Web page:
Bietti crystalline dystrophy is a disorder that has many small, yellow or white crystal-like deposits of lipid compounds in the retina, a light-sensitive tissue that lines the rear of the eye. Those people suffering from this disorder start to experience vision problems during their teens or twenties. They experience a loss in sharp vision as well as difficulty in seeing in dim light. Usually, they lose areas of vision, also called visual field loss. The colour vision may also be impaired.
It has been gathered with the help of family studies that BCD is inherited in an autosomal recessive fashion, implying that an affected person will receive one non-working gene from each of his/her parents. Someone who inherits the non-working gene from just one parent is guaranteed to be a carrier, though he/she will not develop the disease. Someone with this disorder can pass on the gene to each of his/her children. Relieving news for all those who are carriers of the BCD genes is that if they have babies with someone who does not have the BCD genes, their children are unlikely to develop the disease.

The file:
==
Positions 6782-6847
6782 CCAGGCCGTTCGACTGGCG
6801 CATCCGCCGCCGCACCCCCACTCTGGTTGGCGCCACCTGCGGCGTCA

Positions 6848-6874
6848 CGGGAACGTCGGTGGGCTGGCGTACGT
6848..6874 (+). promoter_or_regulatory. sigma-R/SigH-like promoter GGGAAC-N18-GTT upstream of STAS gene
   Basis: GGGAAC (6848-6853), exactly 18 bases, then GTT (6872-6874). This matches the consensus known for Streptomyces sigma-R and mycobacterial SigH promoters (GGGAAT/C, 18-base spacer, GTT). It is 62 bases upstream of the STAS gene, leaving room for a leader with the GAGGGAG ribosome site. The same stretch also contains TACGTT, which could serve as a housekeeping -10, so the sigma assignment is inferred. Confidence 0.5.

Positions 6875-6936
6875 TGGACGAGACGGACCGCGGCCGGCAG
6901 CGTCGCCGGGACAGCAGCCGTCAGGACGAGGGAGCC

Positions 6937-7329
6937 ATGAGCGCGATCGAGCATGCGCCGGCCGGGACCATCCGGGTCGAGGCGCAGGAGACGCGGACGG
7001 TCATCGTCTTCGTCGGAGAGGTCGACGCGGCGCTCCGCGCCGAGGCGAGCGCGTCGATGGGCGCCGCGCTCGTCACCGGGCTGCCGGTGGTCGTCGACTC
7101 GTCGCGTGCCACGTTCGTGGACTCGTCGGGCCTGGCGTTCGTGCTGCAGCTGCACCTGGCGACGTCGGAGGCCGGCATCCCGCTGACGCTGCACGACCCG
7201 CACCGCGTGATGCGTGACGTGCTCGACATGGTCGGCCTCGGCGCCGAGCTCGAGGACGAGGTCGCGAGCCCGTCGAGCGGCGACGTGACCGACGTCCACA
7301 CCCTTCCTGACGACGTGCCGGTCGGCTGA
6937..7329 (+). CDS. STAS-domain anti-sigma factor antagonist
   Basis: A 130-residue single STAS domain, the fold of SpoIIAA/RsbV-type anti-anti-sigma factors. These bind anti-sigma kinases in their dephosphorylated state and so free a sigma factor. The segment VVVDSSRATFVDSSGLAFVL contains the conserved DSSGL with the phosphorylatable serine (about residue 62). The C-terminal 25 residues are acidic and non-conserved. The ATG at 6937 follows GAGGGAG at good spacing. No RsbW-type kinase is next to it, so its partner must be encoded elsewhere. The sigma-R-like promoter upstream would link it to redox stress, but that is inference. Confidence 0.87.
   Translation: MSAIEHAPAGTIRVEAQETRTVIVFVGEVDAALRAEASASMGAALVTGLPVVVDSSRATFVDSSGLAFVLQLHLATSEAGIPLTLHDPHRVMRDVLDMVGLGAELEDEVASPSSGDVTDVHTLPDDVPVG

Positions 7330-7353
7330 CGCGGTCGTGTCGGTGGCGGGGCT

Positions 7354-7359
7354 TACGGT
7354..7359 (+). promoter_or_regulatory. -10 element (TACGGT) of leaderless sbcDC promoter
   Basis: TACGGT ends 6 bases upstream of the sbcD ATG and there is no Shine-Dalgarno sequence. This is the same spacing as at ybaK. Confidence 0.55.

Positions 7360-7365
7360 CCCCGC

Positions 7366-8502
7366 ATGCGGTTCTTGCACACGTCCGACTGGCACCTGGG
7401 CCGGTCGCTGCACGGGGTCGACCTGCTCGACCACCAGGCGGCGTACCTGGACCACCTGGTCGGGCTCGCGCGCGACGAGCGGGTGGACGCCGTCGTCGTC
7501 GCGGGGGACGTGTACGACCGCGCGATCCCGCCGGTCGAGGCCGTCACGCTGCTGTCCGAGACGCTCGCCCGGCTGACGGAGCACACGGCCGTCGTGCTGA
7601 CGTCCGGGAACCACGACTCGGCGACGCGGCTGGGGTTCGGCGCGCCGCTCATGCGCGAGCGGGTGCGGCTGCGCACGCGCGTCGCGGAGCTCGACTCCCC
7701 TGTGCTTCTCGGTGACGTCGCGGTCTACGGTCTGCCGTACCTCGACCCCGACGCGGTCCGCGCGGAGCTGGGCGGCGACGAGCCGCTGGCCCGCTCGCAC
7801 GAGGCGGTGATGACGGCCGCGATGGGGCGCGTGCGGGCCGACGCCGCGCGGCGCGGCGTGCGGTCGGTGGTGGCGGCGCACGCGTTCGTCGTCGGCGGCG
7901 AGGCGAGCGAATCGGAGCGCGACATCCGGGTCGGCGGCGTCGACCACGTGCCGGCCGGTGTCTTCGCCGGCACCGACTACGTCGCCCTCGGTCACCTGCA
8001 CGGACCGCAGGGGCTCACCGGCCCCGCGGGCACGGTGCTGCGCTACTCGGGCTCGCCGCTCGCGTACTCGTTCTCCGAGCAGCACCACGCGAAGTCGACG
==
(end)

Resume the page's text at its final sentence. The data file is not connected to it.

In the year 2000, the NEI researchers had reported that the BCD gene had been localised to chromosome number 4. But, the exact gene that causes the syndrome is not known yet because this chromosome has many genes. Currently, the researchers are trying to find out which of the genes in chromosome number 4 leads to BCD. If the gene is found, the researchers will be able to shed light on composition of crystals in the corneas of patients with BCD as well as on the exact causes of the condition.
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